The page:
An equivalent definition of NP is that it consists of all problems that are decidable (not just verifiable) in polynomial time by a non-deterministic Turing machine. NTMs are known to be no more powerful than TMs in the sense that the set of problems decidable by NTMs is identical to the set of problems decidable by TMs, so clearly by this definition there can be no undecidable problems in NP.
To demonstrate that the two definitions of NP are equivalent, given the existence of a deterministic verifier you can demonstrate that a non-deterministic decider exists, and vice versa.
Say you have a deterministic polynomial verifier. Then there is also a machine that non-deterministically guesses a certificate of a length bounded by the polynomial corresponding to the certificate size bound of this problem/verifier and then runs the verifier. Since the alphabet is finite, the certificate for any given input is finite (and at most polynomial in the size of the input), and the verifier runs in polynomial time, the machine halts on all branches for all input and runs in (non-deterministic) polynomial time. Thus there is a non-deterministic decider for every deterministic verifier.
If you have a non-deterministic decider, then for every accepting computation you can write down the path of choices taken by the decider to reach the accept state. Since the decider runs in polynomial time, this path will be of at most polynomial length. And it's easy for a deterministic TM to validate that such a path is a valid path through an NTM to an accept state, so such paths form certificates for a polynomial time verifier for the problem. Thus there is a deterministic verifier for every non-deterministic decider.
Thus any undecidable problem cannot have a verifier that works on certificates of polynomial size (otherwise the existence of the verifier would imply the existence of a decider).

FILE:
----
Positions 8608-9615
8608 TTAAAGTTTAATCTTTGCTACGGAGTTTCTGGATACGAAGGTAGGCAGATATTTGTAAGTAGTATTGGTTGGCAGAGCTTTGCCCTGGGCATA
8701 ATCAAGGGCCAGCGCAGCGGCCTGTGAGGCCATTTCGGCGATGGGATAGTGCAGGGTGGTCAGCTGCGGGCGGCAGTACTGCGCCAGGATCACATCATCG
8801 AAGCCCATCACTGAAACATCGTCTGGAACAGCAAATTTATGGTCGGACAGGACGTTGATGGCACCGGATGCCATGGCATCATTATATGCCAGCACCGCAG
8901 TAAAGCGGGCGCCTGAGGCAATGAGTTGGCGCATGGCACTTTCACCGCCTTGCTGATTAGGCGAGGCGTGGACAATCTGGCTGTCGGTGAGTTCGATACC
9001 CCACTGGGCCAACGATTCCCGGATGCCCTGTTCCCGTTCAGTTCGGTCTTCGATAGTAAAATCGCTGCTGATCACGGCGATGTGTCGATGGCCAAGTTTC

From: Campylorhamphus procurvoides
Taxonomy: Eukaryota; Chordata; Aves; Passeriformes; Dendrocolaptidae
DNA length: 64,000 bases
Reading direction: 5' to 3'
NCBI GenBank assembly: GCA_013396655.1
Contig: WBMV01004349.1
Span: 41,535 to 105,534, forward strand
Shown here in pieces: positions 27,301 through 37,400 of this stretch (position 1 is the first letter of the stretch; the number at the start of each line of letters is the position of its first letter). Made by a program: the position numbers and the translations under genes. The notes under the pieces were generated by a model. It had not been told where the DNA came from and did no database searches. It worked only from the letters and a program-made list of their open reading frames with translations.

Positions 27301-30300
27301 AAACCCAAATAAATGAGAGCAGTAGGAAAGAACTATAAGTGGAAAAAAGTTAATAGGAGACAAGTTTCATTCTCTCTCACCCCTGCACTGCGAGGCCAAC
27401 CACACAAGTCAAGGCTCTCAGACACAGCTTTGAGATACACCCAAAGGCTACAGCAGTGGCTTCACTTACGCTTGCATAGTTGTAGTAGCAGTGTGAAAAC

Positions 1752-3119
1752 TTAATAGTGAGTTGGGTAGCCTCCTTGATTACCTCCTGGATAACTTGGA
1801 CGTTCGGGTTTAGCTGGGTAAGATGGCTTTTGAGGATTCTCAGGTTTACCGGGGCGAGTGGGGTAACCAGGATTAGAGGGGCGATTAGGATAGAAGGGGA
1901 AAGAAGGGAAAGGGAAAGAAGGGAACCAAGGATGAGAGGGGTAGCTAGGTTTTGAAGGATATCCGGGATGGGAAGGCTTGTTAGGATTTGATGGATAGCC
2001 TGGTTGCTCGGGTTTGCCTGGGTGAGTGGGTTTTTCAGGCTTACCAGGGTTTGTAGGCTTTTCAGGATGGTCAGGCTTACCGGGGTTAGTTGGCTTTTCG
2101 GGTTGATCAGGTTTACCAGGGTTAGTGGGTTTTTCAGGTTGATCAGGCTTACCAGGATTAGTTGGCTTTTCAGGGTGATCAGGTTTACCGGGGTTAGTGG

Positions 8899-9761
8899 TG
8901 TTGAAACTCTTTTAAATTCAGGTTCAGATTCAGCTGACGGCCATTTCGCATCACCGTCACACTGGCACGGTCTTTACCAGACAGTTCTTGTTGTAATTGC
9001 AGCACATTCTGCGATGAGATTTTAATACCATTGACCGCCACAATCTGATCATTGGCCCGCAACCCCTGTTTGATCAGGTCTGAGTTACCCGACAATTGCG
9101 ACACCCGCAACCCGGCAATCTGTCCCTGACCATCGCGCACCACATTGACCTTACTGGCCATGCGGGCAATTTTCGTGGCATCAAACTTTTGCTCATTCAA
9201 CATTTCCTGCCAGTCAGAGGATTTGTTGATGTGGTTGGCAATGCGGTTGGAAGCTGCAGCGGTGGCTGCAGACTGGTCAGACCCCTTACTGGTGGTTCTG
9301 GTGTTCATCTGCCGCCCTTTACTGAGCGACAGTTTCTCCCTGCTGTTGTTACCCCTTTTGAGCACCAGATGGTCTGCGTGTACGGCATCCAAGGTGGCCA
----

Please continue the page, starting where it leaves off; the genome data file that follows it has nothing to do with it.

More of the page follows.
When you claim that a verifier exists for the halting problem, the certificate you're talking about is some encoding of (TM, I, N), where the TM halts on input I in N steps. This can indeed be verified in N steps, but the size of the certificate is not polynomial in the size of the (TM, I) input to the original problem (the halting problem); N can be arbitrarily large (regardless of encoding). If you try to convert such a verifier to a non-deterministic decider, you end up with a somewhat interesting machine. You should be able to prove that when run on (TM, I) for a TM that doesn't halt on input I no non-halting paths through the machine exist, but also that for any path leading to a halting state there is always another longer path (corresponding to a guess of a larger N), and thus there is no finite bound on its execution time. Essentially this is because there is an infinite space that needs to be explored by the initial non-deterministic guess. Converting such an NTM to a deterministic TM leads to one of those machines that neither loops nor halts on some input. In fact no NTM exists that can decide the halting problem, and so there is no verifier that works on certificates with a bounded size.
I'm not so familiar with Diophantine equations, but it looks like essentially the same problem applies to your argument there.
For this reason I find it easier to reason about the NTM definition of NP. There are verifiers for problems that are undecidable (just not ones that work on certificates that have a polynomial size bound in the size of the input to the original problem). In fact any TM that recognises but does not decide some language can be easily converted into a verifier for the same language.
If you do think about verifiers, I suppose you have to give their time bounds in terms of the size of the original problem input, not in terms of the certificate size; you can arbitrarily inflate the size of certificates so that the verifier runs in a lower time bound in terms of the size of the certificate.